What Is A Vitreous Hemorrhage?
The vitreous gel occupies approximately 2/3 of the total volume of the eye. Furthermore, it is a semisolid or liquid clear substance that fills the space between the lens in the front of the eye and the retina lining the back of the eye. Additionally, there are normally no blood vessels within the vitreous gel. Abnormal blood vessels can grow into the vitreous gel in a variety of eye diseases, most commonly diabetic retinopathy. There are, of course, many blood vessels surrounding the vitreous gel. A vitreous hemorrhage occurs when a blood vessel ruptures and bleeds within or near the vitreous cavity.
Vitreous Hemorrhage Symptoms
The initial symptoms of a vitreous hemorrhage are floaters and cloudy vision. Floaters we associate with bleeding, patients describe as lines, spider webs, or many dark dots. If the vitreous hemorrhage is very significant, there could be a major loss of vision. Whenever there has been a sudden onset of floaters or visual loss, a prompt, careful retinal examination is necessary both to diagnose the underlying cause of the vitreous bleeding and to determine if you require any specific therapy.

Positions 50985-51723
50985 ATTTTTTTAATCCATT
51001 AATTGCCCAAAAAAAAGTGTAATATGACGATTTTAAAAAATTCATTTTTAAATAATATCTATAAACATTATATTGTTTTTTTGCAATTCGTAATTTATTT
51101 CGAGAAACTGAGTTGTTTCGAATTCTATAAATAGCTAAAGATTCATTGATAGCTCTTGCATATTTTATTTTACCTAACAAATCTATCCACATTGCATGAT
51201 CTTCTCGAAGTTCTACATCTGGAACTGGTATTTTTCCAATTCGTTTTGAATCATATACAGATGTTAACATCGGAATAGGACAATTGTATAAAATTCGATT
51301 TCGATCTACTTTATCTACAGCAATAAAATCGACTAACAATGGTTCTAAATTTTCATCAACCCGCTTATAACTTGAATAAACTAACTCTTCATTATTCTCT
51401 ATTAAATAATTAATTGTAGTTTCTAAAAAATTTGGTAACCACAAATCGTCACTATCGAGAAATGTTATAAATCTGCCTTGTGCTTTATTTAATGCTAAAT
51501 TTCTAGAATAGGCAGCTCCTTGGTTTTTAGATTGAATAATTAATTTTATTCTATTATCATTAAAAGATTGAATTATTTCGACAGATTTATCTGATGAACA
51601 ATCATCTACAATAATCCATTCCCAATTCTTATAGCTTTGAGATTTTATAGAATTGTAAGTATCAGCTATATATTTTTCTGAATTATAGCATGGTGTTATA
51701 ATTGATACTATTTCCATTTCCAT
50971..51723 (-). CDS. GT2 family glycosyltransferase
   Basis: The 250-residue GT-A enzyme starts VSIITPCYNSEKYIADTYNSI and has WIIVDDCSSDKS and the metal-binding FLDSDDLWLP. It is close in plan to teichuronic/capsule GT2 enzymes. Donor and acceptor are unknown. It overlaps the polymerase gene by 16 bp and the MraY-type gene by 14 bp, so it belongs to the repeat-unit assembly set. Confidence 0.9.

Diagnosing Vitreous Hemorrhage At Vitreo Retinal Surgery
Our doctors at VitreoRetinal Surgery, PA in Minneapolis, MN will examine the patient’s eyes as well as review their medical history to determine the cause of the hemorrhage. We will recommend the appropriate treatment. To confirm the diagnosis, a series of diagnostic tests may be performed such as:
- Dilated eye examination
- Indirect ophthalmoscopy
- Slit-lamp examination
What Causes Vitreous Hemorrhage?
There are many possible causes of vitreous hemorrhage, including systemic diseases such as:
- Diabetes mellitus
- Sickle cell anemia
Also, with aging the vitreous gel liquefies and separates from the retina, creating a posterior vitreous detachment. Bleeding can sometimes be associated when this occurs. Other causes of vitreous hemorrhage include ocular trauma, retinal tears or detachment, retinal vein occlusion, other vascular abnormalities, tumors, and rarely wet macular degeneration.
Our Treatment Options For Vitreous Hemorrhage